Engineers in Finland have developed a new thermal energy storage solution: a big silo stuffed with sand. Hell yeah, we love a sand battery.
As originally reported by the BBC, the sand-based high-temperature heat storage solution is now in operation at the Vatajankoski power plant area in Finland. It’s the first sand-based energy storage solution to be developed by Polar Night Energy, a Finnish energy company.
The energy storage system provides heat for the Vatajankoski district heating network in Kankaanpää. It’s not an electricity storage system.
“The construction of the storage went well, especially considering that the solution is completely new. We managed to get everything in order despite some challenges and a short delay. Now the sand is already hot,” says Markku Ylönen, the co-founder and CTO of Polar Night Energy.
“We have already learnt that our system has even more potential than we initially calculated. It’s been a positive surprise.”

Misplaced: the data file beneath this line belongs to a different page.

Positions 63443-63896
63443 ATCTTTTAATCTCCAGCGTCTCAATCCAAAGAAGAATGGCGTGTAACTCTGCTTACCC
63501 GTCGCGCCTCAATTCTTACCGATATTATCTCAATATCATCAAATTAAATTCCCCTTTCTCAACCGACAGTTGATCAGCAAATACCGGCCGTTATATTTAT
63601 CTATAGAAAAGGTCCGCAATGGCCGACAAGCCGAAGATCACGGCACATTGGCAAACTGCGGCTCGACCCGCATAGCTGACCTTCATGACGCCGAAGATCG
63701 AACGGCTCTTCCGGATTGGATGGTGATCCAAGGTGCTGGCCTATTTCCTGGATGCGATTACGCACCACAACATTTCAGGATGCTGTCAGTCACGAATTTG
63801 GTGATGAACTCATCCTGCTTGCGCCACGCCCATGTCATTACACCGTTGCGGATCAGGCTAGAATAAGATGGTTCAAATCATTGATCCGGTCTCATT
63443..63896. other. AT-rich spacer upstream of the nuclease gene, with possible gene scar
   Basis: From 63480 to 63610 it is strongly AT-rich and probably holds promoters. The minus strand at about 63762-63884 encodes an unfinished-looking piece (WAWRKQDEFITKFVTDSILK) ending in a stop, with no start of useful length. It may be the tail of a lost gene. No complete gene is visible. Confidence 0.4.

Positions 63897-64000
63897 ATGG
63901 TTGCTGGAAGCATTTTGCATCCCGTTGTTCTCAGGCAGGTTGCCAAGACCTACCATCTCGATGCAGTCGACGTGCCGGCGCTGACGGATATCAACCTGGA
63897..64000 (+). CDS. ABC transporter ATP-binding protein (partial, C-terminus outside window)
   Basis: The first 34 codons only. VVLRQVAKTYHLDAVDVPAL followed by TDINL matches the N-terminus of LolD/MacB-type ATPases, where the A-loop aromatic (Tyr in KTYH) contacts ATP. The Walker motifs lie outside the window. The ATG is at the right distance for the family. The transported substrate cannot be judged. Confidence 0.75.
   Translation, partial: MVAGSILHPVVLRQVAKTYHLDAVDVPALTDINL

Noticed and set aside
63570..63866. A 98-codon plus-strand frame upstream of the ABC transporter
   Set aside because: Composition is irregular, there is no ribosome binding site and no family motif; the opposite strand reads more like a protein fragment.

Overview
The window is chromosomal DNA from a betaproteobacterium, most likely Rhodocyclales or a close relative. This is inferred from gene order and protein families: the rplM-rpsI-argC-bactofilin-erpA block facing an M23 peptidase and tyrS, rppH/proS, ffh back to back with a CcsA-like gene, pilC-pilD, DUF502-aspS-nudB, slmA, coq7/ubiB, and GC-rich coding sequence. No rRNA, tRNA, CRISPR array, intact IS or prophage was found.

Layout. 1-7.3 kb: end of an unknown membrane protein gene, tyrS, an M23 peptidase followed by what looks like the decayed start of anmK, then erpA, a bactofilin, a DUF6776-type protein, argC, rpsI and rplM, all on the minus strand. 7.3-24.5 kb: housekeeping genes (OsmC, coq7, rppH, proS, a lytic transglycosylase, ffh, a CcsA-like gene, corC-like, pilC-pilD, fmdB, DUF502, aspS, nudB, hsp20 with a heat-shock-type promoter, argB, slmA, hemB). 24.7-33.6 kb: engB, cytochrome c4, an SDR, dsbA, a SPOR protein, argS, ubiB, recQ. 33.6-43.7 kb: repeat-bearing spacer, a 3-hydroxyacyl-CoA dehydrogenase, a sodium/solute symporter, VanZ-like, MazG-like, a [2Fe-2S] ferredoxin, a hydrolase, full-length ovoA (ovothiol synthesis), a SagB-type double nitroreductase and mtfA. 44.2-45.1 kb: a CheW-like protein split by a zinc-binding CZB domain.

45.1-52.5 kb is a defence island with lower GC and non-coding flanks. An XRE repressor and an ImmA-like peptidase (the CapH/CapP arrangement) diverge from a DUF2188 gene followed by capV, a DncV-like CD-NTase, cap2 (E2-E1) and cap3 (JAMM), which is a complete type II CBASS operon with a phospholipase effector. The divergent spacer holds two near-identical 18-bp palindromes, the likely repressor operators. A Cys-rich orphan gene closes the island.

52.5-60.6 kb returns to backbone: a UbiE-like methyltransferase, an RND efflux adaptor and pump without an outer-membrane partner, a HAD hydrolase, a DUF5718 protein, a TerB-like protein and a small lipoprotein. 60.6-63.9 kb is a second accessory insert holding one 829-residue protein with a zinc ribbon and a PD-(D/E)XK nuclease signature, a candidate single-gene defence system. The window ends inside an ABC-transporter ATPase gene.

The battery storage system involved a four-metre-wide, seven-metre-high steel container, with hundreds of tonnes of sand stuffed inside. Polar Night Energy says that sand makes a durable and inexpensive heat storage solution, capable of storing a lot of heat in a small volume, at a temperature of 500-600 degrees celsius (roughly one-third of the temperature needed to make glass from sand, 1,700 degrees celsius). The company claims that it’s capable of 100kW heating power and 8MWh of energy capacity.
But why would you want to store heat? Well, let’s let Ylönen explain:
“This innovation is a part of the smart and green energy transition. Heat storages can significantly help to increase intermittent renewables in the electrical grid. At the same time we can prime the waste heat to usable level to heat a city. This is a logical step towards combustion-free heat production.”
When electricity prices rise in the district, heat is expelled from the silo and sent into the district heating system, making its way around Kankaanpää. It’s a solution that adds flexibility to the heating system of the area, alleviating the pressure placed on both fossil fuels and renewables.
But this does posit a good case for heating systems not requiring direct and high-cost energy from the grid, with the ability to store heat for months on end.
Right now I’m wearing an Oodie with an oil heater blasting beside me, surrounded by LEDs. It’s pretty cold in Sydney, so I, for one, reckon this sand battery could have a positive future.